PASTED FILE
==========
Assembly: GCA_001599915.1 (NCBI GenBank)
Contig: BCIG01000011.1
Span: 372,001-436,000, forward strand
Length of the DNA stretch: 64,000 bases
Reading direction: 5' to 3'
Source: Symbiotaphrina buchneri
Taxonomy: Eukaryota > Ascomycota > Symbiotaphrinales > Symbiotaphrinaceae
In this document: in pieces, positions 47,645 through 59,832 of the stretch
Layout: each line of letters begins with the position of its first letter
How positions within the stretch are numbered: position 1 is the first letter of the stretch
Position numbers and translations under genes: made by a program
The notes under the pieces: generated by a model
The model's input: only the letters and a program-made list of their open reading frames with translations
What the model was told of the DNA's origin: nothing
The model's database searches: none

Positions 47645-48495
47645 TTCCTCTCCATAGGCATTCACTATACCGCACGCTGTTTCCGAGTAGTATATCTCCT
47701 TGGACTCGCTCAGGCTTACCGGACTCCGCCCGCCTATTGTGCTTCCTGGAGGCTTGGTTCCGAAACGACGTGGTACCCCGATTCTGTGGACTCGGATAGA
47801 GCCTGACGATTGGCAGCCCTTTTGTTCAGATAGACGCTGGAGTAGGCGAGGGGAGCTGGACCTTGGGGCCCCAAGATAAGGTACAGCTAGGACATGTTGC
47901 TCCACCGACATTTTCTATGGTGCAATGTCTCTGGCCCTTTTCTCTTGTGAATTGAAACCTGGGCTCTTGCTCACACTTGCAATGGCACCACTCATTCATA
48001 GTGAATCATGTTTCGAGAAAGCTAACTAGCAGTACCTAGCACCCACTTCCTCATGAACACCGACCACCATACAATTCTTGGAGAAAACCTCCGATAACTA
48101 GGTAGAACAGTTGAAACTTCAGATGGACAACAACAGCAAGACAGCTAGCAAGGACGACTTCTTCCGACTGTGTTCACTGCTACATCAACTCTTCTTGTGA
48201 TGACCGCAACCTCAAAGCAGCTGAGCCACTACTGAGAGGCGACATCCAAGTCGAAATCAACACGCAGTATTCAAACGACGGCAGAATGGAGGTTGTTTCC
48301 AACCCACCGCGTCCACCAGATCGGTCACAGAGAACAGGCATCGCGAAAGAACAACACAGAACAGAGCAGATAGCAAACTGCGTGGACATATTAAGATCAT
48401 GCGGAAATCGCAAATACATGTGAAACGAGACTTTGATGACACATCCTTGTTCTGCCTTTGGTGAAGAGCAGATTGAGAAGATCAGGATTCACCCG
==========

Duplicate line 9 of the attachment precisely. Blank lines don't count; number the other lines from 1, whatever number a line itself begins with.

Layout: each line of letters begins with the position of its first letter